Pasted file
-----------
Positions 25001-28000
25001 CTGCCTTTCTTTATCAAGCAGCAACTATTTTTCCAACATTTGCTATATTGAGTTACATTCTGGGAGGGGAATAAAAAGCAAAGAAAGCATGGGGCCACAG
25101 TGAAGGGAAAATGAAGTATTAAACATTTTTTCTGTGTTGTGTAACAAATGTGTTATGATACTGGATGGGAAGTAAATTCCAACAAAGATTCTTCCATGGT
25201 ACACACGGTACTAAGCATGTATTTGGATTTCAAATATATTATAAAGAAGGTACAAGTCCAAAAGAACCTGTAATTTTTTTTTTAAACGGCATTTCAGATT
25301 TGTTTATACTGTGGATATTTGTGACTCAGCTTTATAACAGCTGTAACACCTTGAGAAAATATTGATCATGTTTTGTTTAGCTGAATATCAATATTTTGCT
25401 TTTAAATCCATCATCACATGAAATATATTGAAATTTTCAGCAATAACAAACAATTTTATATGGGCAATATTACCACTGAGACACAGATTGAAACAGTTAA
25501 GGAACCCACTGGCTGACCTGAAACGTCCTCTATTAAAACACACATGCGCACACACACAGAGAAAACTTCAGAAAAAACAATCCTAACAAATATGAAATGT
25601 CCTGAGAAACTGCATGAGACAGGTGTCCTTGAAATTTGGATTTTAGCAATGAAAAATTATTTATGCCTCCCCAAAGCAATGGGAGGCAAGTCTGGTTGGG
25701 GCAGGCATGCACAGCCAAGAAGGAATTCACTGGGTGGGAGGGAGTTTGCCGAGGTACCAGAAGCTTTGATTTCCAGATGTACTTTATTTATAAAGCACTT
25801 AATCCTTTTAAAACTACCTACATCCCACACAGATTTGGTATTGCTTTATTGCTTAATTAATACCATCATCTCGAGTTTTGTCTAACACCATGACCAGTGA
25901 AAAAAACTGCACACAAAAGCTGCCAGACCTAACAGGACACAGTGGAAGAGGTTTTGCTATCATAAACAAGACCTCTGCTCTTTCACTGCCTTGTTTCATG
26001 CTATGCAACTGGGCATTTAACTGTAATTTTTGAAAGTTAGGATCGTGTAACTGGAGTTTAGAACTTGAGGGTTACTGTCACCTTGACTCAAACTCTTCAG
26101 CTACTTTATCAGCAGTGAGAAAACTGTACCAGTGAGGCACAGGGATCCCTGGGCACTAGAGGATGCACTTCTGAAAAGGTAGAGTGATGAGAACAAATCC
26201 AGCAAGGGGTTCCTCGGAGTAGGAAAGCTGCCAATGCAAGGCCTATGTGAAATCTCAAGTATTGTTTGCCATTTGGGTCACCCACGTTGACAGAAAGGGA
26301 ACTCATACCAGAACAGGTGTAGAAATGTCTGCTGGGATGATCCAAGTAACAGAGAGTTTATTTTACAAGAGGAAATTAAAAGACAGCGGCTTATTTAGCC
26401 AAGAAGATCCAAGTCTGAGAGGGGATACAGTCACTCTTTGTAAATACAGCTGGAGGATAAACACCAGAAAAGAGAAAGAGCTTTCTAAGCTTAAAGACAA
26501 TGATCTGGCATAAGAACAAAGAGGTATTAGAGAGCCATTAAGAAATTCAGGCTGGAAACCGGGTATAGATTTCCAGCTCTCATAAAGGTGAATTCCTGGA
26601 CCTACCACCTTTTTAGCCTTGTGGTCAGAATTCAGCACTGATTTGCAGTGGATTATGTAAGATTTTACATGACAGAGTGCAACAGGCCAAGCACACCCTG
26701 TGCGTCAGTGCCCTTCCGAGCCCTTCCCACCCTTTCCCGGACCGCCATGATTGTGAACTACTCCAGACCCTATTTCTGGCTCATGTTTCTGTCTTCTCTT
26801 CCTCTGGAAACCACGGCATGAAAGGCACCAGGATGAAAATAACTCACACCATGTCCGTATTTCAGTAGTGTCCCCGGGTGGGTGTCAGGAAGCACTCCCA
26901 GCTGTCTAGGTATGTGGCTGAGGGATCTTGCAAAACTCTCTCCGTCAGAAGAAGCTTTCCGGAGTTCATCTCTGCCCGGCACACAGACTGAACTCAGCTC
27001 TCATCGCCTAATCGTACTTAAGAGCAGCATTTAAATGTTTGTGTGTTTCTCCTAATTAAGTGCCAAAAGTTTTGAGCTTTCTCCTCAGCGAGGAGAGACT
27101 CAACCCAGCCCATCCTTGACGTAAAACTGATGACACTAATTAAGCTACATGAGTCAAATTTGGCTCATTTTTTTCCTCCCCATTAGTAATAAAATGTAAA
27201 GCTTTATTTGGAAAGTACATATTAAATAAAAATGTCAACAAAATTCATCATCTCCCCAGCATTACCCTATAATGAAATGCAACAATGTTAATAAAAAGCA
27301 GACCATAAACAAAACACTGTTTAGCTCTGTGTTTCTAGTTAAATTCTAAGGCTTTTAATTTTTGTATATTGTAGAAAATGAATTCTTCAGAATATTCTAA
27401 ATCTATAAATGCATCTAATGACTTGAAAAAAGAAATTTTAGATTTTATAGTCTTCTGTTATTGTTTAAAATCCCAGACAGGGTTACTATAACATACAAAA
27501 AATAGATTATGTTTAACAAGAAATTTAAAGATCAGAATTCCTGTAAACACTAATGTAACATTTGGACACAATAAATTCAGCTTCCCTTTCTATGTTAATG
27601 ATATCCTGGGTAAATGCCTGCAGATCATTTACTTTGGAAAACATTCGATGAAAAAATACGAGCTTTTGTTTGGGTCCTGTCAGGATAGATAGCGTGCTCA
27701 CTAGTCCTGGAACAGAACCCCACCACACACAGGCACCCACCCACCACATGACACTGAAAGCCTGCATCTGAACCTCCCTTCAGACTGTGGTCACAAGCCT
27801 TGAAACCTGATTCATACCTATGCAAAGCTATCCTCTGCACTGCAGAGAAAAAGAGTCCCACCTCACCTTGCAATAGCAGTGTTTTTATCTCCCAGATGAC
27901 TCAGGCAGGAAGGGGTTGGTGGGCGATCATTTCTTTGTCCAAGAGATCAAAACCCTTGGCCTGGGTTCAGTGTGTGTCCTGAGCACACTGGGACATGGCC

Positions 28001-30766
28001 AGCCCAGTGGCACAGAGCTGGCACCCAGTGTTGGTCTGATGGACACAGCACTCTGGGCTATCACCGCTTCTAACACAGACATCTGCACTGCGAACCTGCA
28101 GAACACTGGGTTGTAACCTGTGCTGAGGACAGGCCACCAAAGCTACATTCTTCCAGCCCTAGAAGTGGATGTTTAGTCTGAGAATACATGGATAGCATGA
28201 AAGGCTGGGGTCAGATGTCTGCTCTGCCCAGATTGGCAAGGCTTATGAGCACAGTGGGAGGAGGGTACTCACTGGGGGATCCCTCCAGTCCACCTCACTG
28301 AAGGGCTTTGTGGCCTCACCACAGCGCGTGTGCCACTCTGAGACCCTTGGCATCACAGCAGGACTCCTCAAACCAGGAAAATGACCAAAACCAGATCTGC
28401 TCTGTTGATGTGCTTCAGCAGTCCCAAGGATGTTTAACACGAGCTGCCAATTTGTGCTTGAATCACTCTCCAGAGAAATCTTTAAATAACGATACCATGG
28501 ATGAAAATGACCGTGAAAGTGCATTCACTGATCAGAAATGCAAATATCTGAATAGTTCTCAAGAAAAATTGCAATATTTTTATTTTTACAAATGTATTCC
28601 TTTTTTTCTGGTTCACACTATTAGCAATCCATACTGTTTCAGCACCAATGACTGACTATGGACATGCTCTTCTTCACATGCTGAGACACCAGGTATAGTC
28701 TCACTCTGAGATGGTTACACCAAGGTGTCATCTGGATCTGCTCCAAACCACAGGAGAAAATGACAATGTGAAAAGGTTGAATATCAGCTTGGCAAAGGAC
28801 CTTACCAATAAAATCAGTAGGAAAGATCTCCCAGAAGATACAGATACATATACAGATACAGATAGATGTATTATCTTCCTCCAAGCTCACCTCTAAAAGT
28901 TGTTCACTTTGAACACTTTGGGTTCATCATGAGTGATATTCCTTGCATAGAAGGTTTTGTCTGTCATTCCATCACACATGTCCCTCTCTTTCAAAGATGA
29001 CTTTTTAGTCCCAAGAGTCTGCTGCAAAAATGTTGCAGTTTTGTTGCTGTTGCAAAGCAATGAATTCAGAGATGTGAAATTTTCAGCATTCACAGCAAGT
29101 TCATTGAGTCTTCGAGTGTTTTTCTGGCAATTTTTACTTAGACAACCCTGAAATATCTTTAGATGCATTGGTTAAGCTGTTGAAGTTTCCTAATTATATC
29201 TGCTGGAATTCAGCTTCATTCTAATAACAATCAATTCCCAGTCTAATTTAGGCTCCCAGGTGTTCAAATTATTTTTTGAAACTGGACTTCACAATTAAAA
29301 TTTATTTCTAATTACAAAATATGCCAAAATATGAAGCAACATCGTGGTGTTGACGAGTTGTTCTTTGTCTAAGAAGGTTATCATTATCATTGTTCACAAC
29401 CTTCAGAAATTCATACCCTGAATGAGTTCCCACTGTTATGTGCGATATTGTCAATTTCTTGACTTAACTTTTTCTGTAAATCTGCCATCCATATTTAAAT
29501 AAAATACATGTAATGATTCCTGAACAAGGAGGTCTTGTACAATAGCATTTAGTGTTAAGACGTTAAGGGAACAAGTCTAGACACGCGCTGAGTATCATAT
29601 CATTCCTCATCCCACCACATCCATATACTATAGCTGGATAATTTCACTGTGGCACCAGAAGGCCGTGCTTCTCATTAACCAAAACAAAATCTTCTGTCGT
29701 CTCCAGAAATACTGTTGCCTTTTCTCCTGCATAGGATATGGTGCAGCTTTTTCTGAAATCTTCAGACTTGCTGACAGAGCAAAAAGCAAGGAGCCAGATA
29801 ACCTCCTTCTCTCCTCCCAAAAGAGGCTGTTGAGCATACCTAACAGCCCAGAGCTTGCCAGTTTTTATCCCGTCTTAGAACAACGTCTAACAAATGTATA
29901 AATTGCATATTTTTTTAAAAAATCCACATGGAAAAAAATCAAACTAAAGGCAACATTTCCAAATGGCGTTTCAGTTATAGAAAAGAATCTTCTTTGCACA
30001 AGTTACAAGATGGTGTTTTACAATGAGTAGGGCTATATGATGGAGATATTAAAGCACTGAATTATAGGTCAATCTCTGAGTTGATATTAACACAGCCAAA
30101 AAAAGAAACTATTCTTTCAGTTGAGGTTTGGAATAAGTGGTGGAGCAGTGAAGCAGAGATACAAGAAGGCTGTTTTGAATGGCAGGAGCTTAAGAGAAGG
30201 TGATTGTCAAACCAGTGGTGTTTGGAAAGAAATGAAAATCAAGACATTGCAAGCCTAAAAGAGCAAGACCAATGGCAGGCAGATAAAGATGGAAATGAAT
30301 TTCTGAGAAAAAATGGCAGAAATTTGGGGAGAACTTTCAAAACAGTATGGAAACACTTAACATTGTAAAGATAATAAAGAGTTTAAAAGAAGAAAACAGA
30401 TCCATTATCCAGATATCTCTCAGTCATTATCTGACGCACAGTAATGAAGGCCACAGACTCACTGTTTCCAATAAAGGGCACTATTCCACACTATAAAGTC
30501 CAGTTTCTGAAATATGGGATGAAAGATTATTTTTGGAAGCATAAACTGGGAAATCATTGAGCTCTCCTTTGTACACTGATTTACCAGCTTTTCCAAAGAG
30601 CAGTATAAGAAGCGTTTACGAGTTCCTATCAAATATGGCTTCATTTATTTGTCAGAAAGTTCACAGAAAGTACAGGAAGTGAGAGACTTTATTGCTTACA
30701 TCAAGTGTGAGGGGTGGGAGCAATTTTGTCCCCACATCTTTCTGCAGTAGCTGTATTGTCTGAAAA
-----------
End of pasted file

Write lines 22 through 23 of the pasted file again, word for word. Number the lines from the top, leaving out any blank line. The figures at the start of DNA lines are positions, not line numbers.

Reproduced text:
27001 TCATCGCCTAATCGTACTTAAGAGCAGCATTTAAATGTTTGTGTGTTTCTCCTAATTAAGTGCCAAAAGTTTTGAGCTTTCTCCTCAGCGAGGAGAGACT
27101 CAACCCAGCCCATCCTTGACGTAAAACTGATGACACTAATTAAGCTACATGAGTCAAATTTGGCTCATTTTTTTCCTCCCCATTAGTAATAAAATGTAAA